Report by: Elly Walker
There’s a new cosmetic procedure on the market nicknamed ‘vacation breasts’ and it’s been developed to give women bigger breasts for two to three weeks. Dr Norman Rowe, based in New York, created the 24 hour InstaBreast procedure so that women can boost their cup size for, as the name suggests, 24 hours only.
Now he wants to make the effects last for longer, so that women can have bigger breasts for special events and holidays (hence why it has been called ‘vacation breasts’). The procedure uses a saline injection to increase breast size, but top surgeons in the UK have spoken of their concerns about the procedure.
They warn that the vacation breasts could cause bruising, different sized breasts and puncturing of the lung. Dr Ash Mosahebi, who is the London Plastic Surgery Centre’s director of surgery, told the Daily Mail that: “…the main issue is the chance of getting infections and the chance of further complications… We know of what the results could be, but I can’t imagine people would know all the facts about the operation.”
Mr Nazar Kazzazi, the Medical Director of MYA, has also expressed his concerns:
“The risks of the procedure, especially infection and consequent damage to the breast, with other risks including rupturing the lung, bleeding and haematoma formation in the breast, and giving unequal/irregular breasts, from the process of introducing the needle and saline would greatly outweigh the benefit of the short-lasting breast enlargement.”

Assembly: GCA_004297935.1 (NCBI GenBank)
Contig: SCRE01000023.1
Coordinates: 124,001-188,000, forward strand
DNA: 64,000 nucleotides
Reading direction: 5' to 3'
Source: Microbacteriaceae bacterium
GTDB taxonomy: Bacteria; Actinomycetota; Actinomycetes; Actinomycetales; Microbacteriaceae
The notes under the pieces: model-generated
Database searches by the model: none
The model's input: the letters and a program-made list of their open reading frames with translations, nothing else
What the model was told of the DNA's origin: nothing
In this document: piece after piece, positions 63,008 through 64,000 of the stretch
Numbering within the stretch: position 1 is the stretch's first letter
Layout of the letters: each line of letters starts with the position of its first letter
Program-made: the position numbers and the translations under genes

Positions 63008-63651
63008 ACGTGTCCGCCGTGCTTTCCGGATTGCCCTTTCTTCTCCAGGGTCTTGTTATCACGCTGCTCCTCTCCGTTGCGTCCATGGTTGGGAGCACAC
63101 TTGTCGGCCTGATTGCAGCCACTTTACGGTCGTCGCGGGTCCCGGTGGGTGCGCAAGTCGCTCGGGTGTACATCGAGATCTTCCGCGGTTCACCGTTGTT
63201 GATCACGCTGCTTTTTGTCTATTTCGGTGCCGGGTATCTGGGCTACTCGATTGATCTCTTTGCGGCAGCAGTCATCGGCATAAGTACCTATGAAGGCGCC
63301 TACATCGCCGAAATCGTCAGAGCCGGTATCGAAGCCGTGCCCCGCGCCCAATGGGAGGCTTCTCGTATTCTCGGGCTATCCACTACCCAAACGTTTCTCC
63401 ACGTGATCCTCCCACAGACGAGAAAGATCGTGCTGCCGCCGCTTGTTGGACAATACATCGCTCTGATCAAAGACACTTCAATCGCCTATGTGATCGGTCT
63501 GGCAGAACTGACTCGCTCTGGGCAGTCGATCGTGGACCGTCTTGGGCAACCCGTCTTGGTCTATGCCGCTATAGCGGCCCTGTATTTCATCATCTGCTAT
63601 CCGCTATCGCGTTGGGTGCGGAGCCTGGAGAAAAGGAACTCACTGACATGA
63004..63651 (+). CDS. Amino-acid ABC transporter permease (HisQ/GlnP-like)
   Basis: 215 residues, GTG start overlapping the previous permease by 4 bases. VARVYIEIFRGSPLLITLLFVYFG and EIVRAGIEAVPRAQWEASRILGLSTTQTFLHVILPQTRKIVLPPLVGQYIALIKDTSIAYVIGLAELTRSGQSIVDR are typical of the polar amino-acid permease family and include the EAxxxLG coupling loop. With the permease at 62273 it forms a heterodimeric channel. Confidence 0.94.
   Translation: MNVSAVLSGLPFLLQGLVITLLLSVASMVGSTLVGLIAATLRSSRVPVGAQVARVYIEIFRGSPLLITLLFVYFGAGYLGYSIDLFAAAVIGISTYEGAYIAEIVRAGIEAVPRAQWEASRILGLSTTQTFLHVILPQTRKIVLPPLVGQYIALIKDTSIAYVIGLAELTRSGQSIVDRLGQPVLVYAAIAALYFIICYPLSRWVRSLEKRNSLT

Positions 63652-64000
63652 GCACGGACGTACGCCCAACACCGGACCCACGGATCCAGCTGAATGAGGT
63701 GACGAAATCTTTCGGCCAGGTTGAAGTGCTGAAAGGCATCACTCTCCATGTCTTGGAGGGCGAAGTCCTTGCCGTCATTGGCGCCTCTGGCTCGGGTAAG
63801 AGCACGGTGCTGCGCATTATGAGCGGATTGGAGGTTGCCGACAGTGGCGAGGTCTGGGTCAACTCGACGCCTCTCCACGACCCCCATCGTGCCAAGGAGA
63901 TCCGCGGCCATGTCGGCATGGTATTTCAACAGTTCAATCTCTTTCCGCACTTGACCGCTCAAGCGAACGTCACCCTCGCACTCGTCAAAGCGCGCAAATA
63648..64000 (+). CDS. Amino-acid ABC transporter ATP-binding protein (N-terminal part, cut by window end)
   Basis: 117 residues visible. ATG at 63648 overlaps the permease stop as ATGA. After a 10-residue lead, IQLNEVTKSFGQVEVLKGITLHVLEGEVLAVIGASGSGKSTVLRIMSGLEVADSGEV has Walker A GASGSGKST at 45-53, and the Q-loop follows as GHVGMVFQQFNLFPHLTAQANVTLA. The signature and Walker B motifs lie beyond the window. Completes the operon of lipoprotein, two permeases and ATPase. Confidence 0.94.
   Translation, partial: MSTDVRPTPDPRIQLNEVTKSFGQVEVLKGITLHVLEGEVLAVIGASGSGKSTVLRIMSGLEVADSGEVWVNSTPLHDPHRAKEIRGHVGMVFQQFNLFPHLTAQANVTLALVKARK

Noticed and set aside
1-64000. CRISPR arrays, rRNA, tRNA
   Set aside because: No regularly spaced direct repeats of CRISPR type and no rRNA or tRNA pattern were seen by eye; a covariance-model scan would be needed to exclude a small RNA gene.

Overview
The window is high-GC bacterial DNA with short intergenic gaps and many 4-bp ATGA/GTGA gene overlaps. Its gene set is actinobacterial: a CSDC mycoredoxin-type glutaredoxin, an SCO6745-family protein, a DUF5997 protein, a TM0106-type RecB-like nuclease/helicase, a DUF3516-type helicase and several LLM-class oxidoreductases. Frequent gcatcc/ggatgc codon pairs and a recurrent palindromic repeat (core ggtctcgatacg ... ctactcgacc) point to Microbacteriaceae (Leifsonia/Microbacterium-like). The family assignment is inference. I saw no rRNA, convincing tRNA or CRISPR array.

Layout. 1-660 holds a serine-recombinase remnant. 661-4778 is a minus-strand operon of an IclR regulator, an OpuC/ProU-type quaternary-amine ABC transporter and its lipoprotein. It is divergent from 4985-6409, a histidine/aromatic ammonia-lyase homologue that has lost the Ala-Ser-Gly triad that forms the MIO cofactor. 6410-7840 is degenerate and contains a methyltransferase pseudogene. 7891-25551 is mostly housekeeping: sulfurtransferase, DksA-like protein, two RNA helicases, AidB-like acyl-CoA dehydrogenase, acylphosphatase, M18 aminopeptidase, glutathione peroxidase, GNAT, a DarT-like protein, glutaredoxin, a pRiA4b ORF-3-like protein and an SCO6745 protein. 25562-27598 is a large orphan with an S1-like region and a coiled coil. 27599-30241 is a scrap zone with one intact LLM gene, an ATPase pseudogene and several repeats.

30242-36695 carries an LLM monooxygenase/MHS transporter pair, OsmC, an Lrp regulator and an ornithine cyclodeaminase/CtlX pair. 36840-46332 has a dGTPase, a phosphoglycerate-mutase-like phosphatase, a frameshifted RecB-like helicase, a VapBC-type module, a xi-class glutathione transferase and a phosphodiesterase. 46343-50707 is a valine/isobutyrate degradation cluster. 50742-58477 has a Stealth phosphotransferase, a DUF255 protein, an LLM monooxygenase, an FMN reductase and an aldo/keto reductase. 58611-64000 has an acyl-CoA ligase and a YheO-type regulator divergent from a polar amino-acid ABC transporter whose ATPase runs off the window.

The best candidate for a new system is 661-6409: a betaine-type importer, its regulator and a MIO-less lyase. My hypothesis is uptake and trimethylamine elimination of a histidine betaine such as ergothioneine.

Surgeons are worried that the procedure is untested and has not yet been approved by the FDA. Dr Rowe has not released any information about the contents of his ‘saline solution’, saying only that it contains an additive already used for medical purposes.
The ‘vacation breasts’ procedure is not yet available, although Dr Rowe is already performing his InstaBreast procedure on patients in Manhattan. The injections take 20 minutes and Dr Rowe says so far the only side effect has been bruising.
The American surgeon says that his procedure is cheap compared to traditional breast augmentation surgery and that ‘vacation breasts’ are likely to be even cheaper, because they’ll be so popular. Dr Rowe also thinks his procedure could be used on men:
“It could be used for more than breasts,” the surgeon said, “Men might want to use it for pec or calf implants.”
It might seem like a great idea to effectively ‘test drive’ a pair of bigger boobs and know that they will deflate again if you don’t like them, but there could be serious side effects and if the procedure is not FDA-approved, it could be dangerous.
British surgeons are worried that, as the saline is absorbed into the tissue, one breast could end up being larger than the other one – for an unpredictable length of time. There could also be swelling, severe bruising, soreness and there is a risk of puncturing the lungs.
More research is definitely needed before Dr Rowe starts injecting patients with ‘vacation breasts’, or men and their muscles.
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